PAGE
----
TL;DR: I came across a really interesting website that quickly tells you how wealthy you truly are, compared to everyone else in world. If you're looking for a quantitative way to figure out some things to be thankful for this Thanksgiving, it will give you the answer fast.
How wealthy and successful are you?
If you hesitate in answering that question, I have some good news. The mere fact that you're able to read this article tells me you're probably among the most well-off people in the world.
This week, Americans will celebrate Thanksgiving, and if you're looking for a fast way to find something great to be thankful for, I've got just the thing. It's a website called the Global Rich List, and it takes about 15 seconds. Input your annual income, or your estimated net worth, and it will quickly show you where you rank among all people in the world in terms of wealth.
No surprise, if you live in the U.S. or another developed country--and if you have access to electricity, the Internet, and are able to read English--you're going to find find that you're among the world's wealthiest people. You'll also gain a lot of perspective.
A few examples:
- A Texan who takes home $75,000 a year (after taxes) would be in the top 0.11 percent richest people in the world, according to the site, and would be ranked the number #6,645,709 richest person on earth by income.
- A New Yorker bringing home $600,000 in post-tax income--which is a lot of money, but if you live in this part of the country you certainly know some people who do it--would rank within the top 1 million richest people in the world (936,208, to be exact). That's also enough to put him or her in the top 0.02 percent of income earners.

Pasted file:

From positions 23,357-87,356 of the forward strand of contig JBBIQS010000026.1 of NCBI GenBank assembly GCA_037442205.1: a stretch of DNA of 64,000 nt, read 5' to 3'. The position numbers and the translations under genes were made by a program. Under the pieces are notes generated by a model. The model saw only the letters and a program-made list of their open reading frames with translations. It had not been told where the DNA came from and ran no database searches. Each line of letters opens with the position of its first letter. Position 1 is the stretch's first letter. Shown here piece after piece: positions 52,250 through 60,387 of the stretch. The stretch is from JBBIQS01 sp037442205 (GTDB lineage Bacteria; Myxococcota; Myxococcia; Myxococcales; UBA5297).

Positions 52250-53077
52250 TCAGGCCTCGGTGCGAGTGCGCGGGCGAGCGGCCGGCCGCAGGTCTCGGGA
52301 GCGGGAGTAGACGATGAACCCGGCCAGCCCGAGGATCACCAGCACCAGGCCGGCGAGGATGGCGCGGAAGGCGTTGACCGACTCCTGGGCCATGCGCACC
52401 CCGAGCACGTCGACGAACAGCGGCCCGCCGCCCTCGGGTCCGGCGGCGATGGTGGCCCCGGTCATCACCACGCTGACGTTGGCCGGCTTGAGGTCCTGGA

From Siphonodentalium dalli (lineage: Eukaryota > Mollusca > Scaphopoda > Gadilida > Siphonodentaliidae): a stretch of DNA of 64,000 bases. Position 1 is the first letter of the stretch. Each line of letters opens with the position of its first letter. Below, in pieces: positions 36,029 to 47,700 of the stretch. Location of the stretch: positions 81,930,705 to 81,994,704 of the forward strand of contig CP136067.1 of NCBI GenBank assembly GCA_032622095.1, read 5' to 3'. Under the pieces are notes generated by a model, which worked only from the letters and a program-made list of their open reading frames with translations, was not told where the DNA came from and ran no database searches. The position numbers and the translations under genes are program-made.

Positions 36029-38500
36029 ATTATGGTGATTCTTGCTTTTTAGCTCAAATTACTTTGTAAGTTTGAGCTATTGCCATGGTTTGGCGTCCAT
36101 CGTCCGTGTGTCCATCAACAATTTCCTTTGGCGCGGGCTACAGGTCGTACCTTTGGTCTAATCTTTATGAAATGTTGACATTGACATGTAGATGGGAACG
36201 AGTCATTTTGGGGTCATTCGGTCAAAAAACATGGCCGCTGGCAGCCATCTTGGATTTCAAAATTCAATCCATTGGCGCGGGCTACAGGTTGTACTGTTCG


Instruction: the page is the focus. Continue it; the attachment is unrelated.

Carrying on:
- A Florida retiree with $500,000 in home equity and another $500,000 in investments would be in the top 0.65 percent worldwide--ranked about 29,430,000 out of the 7.6 billion people on the planet based on assets.
The site was put together by a creative agency in London called Poke, and it uses data from the World Bank and from a 2012 Credit Suisse study to compare the data you input with the world figures. (By the way, just in case my mom reads this, I heard about the site in church.)
While the numbers you'll get are a bit sobering, I don't think the point here is to make anyone feel guilty about working to earn a comfortable living or build wealth. We all need money to live. And, of course, in the United States we have some of the highest costs of living in the world to go along some of the highest levels of wealth.
Beyond that, we're all human beings, and we have human feelings--and they're not always flattering.
I'm certainly as prone as anyone else to being worried that I'm not making enough of an impact sometimes. I sometimes feel envy, hard as it is to admit, when I see some other people's success. Spend a decade interviewing and writing about hugely successful entrepreneurs, as I've done, and it's hard not to get caught up in an internal comparison game sometime.
But then you step back and realize that by making what passes for a normal salary, or having accumulated a comfortable if not particularly remarkable amount of wealth in this country, you're actually among the most fortunate, wealthy people in the world.
In my case at least, I found it gave me not only a sense of gratitude and perspective, but made me feel peaceful and content.
So I encourage you to take 15 seconds and check it out. You don't have to share your data with anyone, and you don't need to do anything differently. But I do think you'll realize you have at least one more thing to be thankful for this Thanksgiving.
If you're willing, input your data into the calculator, and let us know the results in the comments.